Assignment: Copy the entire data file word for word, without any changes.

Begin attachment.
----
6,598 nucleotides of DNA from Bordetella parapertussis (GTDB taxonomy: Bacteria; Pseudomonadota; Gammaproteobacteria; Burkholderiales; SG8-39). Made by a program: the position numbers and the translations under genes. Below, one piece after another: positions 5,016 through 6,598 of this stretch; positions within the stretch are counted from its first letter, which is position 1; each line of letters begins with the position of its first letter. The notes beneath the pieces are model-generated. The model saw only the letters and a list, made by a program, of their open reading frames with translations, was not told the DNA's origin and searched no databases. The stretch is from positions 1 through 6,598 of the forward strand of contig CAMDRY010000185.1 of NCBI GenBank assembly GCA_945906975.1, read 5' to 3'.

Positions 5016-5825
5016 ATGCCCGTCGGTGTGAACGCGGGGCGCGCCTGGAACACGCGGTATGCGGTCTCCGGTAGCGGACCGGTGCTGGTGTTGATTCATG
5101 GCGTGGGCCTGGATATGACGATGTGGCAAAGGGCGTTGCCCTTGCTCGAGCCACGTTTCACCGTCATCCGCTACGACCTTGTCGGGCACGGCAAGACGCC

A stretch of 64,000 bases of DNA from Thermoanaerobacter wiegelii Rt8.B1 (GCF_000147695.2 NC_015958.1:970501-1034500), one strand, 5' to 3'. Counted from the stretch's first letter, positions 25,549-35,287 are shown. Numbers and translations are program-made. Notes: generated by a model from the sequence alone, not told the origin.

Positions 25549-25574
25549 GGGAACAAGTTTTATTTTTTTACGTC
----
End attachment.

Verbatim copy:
6,598 nucleotides of DNA from Bordetella parapertussis (GTDB taxonomy: Bacteria; Pseudomonadota; Gammaproteobacteria; Burkholderiales; SG8-39). Made by a program: the position numbers and the translations under genes. Below, one piece after another: positions 5,016 through 6,598 of this stretch; positions within the stretch are counted from its first letter, which is position 1; each line of letters begins with the position of its first letter. The notes beneath the pieces are model-generated. The model saw only the letters and a list, made by a program, of their open reading frames with translations, was not told the DNA's origin and searched no databases. The stretch is from positions 1 through 6,598 of the forward strand of contig CAMDRY010000185.1 of NCBI GenBank assembly GCA_945906975.1, read 5' to 3'.

Positions 5016-5825
5016 ATGCCCGTCGGTGTGAACGCGGGGCGCGCCTGGAACACGCGGTATGCGGTCTCCGGTAGCGGACCGGTGCTGGTGTTGATTCATG
5101 GCGTGGGCCTGGATATGACGATGTGGCAAAGGGCGTTGCCCTTGCTCGAGCCACGTTTCACCGTCATCCGCTACGACCTTGTCGGGCACGGCAAGACGCC

A stretch of 64,000 bases of DNA from Thermoanaerobacter wiegelii Rt8.B1 (GCF_000147695.2 NC_015958.1:970501-1034500), one strand, 5' to 3'. Counted from the stretch's first letter, positions 25,549-35,287 are shown. Numbers and translations are program-made. Notes: generated by a model from the sequence alone, not told the origin.

Positions 25549-25574
25549 GGGAACAAGTTTTATTTTTTTACGTC